Figure 1. The striking visual difference between the organization seen as a network and as a hierarchy.
ONA is a species of social network analysis that focuses on informal networks of employees working within formal work settings. In research and practice, these settings are typically private sector but often university or government work settings are examined, as well.
In the research article written by JOIN21 organizational specialists: Starling Hunter, Jan Taug, and Henrik Bentzen demonstrate the impact of a formal organizational structure on the pattern of informal connections – such as expertise and information-sharing.
Figure 1 visualizes what a typical retail organization looks like as a hierarchy, and as a network.
[QuoteText]"Our key finding is that the further apart two people are in the formal structure, meaning the more steps there are between them, the less likely they will connect informally”, says Hunter. “And these could very well be people that should be connecting in order to create innovation and share expertise."
– Starling Hunter, Ph.D.[/QuoteText]
This tendency of not connecting in more formal networks was true for networks shaped by information-sharing, both when it happened directly between people in the network as well as in collaboration platforms like Workplace by Facebook.
ONA is a technique for identifying hidden but vital patterns of interaction among workers. It accomplishes this by mapping informal relationships and interactions, with special emphasis given to relationships that span locations, functional silos, hierarchical levels, and socio-cultural differences.
Analyze "Status Quo" and Identify Improvement Areas
Companies use ONA to identify problems with the flow of information, decision making, influence, or energy across their teams and departments so that they can promote innovation and propel organizational effectiveness.
Companies use ONA to solve specific issues and address challenges, including:
Hybrid Work Analysis
Analyze relationship patterns to support a hybrid work strategy. The Hybrid Work Network Analysis is aimed at helping companies that are currently transitioning from Work-from-Home to a hybrid office model.
Analyze achieved connectedness and overall performance of onboarding process. We analyze communication and expertise flows, as well as Aspirational Networks (key people that would make one’s efforts more productive) to discover key areas of improvement.
Engagement and Top Talent Retention
Analyze levels of connectedness that ensure retention.
The core idea behind the ONA is that connectedness and exchange of information and knowledge play a vital role in engagement. To truly understand how your organization works you need to be able to visualize and analyze the ties between employees.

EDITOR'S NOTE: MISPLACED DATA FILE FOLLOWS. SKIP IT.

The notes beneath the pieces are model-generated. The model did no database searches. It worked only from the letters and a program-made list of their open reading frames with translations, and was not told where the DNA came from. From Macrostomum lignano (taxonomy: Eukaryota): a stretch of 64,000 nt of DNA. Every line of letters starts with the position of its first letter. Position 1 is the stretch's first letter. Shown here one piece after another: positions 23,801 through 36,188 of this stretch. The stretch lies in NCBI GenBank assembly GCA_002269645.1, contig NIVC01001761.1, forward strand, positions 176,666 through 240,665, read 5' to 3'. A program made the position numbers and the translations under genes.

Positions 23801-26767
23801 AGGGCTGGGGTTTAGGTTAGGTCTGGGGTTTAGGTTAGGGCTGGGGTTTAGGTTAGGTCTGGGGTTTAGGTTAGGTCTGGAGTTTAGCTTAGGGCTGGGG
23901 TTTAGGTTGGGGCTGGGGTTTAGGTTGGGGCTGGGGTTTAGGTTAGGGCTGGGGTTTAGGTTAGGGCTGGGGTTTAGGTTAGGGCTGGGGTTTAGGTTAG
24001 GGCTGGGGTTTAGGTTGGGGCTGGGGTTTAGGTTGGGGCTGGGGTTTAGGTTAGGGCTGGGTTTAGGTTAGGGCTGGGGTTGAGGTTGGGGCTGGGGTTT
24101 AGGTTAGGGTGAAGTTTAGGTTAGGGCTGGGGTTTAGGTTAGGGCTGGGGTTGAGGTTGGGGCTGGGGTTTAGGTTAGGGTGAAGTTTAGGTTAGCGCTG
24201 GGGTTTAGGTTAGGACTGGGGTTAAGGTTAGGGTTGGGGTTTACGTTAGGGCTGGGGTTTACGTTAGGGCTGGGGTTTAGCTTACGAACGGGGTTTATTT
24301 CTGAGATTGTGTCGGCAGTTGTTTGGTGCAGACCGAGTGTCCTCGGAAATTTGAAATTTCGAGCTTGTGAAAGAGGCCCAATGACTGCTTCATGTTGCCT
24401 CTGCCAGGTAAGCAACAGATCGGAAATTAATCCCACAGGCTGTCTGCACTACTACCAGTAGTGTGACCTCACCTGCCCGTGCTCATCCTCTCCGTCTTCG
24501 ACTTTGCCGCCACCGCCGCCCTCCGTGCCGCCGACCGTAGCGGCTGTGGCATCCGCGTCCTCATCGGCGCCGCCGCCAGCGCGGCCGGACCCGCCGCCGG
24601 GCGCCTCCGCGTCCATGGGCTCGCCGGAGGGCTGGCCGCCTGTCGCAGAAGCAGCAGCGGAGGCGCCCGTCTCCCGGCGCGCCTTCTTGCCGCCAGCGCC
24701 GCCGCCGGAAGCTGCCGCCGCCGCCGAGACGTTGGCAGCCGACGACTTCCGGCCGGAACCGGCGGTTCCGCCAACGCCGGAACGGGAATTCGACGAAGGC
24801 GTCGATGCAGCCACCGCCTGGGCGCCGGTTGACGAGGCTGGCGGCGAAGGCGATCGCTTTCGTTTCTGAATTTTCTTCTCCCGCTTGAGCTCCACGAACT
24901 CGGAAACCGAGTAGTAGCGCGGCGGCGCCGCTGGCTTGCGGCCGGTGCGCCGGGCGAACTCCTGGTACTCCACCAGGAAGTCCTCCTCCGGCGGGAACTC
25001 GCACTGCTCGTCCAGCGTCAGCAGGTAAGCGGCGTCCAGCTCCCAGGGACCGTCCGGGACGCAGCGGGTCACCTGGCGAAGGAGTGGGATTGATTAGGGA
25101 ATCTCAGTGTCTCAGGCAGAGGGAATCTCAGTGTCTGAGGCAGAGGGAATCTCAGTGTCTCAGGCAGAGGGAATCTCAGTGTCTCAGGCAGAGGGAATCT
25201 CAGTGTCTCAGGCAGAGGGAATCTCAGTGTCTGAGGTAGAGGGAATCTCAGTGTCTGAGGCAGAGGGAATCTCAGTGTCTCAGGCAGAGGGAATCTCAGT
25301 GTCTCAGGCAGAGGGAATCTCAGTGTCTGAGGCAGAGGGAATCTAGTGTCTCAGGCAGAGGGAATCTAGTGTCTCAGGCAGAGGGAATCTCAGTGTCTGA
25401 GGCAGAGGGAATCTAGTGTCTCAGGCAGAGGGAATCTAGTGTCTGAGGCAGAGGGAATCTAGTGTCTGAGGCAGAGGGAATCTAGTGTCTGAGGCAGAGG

Knowing how your organization really works is of the essence whether you’re restructuring, need to become efficient in a new capacity, or you are merging with another organization and need to understand how to bring people together.
Organization Network Analysis will show you how to awaken the leader in every employee and how to restructure and break down silos, and connect people, teams and projects for the best possible outcome.
A typical Due Diligence looks at founders and management, legal matters, financials, employees, and clients. But what if something is missing from the Data Room? Although collaboration is at the heart of modern business processes, very few investors analyze this, and most companies are still finding it hard to manage it. Ensure the success of an investment by uncovering the hidden weaknesses of a company’s collaborative network.
What if you could uncover a hidden cost within your organization and save millions of wasted dollars? Focus your attention on the hidden costs that go undetected, never show up on the financial reports but impact the bottom line.
Who is ONA for?
Organization network analysis can be done on a wide range of companies, from small organizations with only 20 to 50 employees to large multinational corporations with hundreds of employees.
There are no size restrictions for organizational network analysis, and no one-size-fits-all solutions can be applied to all companies. Each company benefits from insights gained from the data and from visualizing relationships between employees, customers, suppliers, or partners.
Conclusion: Your Network is your Net Worth
A famous "quote" is the dialogue between two managers:
Question: "What happens if we invest a lot of money in our staff and then they leave?"
Reply: "What if we don't invest in them and they stay?"
The most valuable resource for many companies is their people – their network.
◾But how many have a plan for how to develop them in a 12-26 months timeline?
◾How do companies ensure that the organization and its employees have the opportunities they need to develop and grow?
◾Are companies aware of how they function internally and of problems that could arise?
◾Do they even have a way to assess this?
If people and organizations do not focus on these questions, they will experience a brain drain, an arduous process of attracting top talent as well as a lack of innovation and competitiveness.
More than ever, Organizational Network Analysis is needed to show how your organization works in today's business landscape, and how it changes over time (for the better or worse). With minimal effort, you get critical insights and competitive advantages on how your organization works as a network of relationships both internally and externally.
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